One of my “broken record” themes over the years has been the importance of requiring financial advisors to have a legal responsibility to act as a fiduciary. This simply means the advisor is required to put your best interest first.
Like attorneys and accountants, financial planners who register with the Securities and Exchange Commission (SEC) as Registered Investment Advisors (RIA) have such a fiduciary responsibility to their clients. However, not every “advisor” or “financial planner” is registered with the SEC and required to act as a fiduciary.
Currently, stockbrokers and agents selling financial products like annuities, life insurance, and mutual funds are not required to register with the SEC and act in their customers’ best interests. Their fiduciary duty is to the companies they work for, not to the customers who buy their products.
The financial regulatory reform bill now before Congress originally would have extended this fiduciary standard to every provider of financial advice.
Brokers who combine product sales and investment advice have a built-in conflict of interest. Their jobs depend upon selling products that generate the most profit for their companies, with only a vague legal requirement that those products be “suitable” for their customers.
In recent years, large financial institutions began offering increasingly complex and, in some cases, unregulated and unrated investments. The lines between banking services, sale of financial products, and investment advice became increasingly blurred. In too many cases, the best interests of consumers were left out of the picture altogether. In some cases, these companies’ actions brought huge losses for themselves and their investors.
These losses, coupled with the current economic crisis, brought demands from the public for protection against these predatory “investments.” Congress is currently considering a broad regulatory reform bill. The Senate version originally included a crucial provision that would have held every provider of financial advice to a fiduciary standard. This provision has strong support from consumers of financial advice.
Senator Tim Johnson, however, a member of the Banking, Housing, and Urban Affairs Committee, added an amendment cutting that requirement. Senator Johnson thinks the Senate should “study” the issue.
What’s to study? The idea is simple. Either consumers deserve to have the financial advice they pay for be in their best interests, or they don’t.
I believe consumers do deserve advice that’s in their best interests. To those of us who are fiduciary practitioners, the solution is obvious: require everybody to act in the best interests of their customers/clients by imposing a fiduciary standard.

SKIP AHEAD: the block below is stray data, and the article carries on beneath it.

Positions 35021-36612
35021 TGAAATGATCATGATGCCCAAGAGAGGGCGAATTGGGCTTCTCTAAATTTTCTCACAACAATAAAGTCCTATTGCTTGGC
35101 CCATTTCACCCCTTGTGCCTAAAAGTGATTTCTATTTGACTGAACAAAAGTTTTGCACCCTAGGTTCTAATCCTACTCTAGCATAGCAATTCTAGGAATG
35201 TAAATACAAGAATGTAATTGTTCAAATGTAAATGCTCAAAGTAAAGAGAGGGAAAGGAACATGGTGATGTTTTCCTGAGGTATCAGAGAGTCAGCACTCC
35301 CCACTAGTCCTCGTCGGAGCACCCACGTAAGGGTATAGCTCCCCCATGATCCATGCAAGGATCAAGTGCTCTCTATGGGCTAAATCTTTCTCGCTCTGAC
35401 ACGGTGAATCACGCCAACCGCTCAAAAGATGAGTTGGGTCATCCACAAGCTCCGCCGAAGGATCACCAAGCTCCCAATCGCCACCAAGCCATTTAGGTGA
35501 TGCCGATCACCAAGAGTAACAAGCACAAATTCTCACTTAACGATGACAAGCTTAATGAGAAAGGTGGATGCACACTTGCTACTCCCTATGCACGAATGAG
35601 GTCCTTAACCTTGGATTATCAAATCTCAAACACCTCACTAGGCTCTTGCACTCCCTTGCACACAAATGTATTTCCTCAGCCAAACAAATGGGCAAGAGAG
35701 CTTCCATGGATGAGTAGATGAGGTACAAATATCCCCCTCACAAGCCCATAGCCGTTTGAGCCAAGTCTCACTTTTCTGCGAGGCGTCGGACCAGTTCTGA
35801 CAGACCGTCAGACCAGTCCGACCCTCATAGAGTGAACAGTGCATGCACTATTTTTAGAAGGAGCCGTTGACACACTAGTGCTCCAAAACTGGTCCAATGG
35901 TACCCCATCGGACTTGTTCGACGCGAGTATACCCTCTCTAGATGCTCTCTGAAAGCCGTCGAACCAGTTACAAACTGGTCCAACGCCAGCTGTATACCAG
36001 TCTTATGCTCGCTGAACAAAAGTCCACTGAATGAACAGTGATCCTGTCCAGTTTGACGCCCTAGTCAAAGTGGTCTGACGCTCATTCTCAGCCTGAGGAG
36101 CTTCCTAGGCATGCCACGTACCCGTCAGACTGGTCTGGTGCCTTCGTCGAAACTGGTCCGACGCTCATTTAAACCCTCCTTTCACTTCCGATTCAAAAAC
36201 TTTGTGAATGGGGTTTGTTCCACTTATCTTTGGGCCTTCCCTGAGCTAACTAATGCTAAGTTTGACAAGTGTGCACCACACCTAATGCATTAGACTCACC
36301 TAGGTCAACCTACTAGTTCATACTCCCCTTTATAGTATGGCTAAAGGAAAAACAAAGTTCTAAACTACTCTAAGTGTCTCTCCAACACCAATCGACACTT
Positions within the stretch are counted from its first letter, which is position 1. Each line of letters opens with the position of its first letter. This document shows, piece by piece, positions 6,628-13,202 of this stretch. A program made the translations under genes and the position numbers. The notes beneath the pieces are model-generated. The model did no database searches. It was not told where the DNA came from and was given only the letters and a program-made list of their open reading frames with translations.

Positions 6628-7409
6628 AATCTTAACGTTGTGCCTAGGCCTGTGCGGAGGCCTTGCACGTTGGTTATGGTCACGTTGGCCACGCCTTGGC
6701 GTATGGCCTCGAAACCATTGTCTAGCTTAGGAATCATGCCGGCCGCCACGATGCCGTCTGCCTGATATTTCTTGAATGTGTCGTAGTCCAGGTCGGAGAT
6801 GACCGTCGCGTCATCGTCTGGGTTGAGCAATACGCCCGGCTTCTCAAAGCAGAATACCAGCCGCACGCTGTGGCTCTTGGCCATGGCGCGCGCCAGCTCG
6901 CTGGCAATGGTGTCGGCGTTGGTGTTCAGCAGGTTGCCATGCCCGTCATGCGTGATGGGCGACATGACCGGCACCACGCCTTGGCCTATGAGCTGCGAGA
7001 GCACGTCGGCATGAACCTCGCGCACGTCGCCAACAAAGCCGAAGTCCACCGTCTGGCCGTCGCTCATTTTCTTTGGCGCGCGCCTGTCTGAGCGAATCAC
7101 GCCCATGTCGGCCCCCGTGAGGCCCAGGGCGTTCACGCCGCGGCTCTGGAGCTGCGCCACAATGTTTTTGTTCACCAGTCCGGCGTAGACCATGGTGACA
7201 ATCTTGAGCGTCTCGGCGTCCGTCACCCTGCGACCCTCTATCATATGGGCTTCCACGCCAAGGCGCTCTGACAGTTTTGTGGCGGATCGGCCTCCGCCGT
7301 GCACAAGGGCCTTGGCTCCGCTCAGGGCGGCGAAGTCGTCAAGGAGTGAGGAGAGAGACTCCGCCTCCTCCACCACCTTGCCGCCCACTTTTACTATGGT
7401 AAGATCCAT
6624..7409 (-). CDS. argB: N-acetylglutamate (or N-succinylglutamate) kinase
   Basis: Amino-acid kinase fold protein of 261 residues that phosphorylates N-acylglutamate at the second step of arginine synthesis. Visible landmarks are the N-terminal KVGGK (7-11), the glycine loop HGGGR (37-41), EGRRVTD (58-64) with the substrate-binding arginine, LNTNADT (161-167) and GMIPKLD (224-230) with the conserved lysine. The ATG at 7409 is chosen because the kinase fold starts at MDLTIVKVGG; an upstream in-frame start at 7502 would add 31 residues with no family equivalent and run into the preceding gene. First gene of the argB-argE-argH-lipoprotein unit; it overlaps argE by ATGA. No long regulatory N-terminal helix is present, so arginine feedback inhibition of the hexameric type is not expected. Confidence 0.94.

Unfortunately, when it comes to influencing legislation, the financial professionals supporting a fiduciary standard are overwhelmingly outnumbered. Financial planners who choose to be fiduciaries are far fewer than those in the financial product sales industry, which has the financial clout to make large campaign contributions. Financial columnist Bob Veres describes this process all too vividly in an online column for Financial Planning magazine.
My colleagues in the financial planning profession and I believe that small investors, purchasers of IRAs, and consumers in general would be better served if anyone wanting to sell them financial advice were required to act in their best interests.
Yet without some significant lobbying from taxpayers, the Senate is almost certainly going to pass a regulatory reform bill that lacks this important consumer protection. For more details, check out Jason Zweig’s February 27 column in The Wall Street Journal.
Whether you support or oppose keeping the fiduciary requirement in the regulatory reform bill, please let Senator Johnson know. His office address is 136 Hart Senate Office Building, Washington, DC 20510; telephone 202-224-5842. You can send an email here. For his South Dakota offices, call 800-537-0025, or call Rapid City at 605-341-3990; Sioux Falls at 605-332-8896; or Aberdeen at 605-226-3440.
I’m emailing him this column; with any luck, he’ll become a regular reader.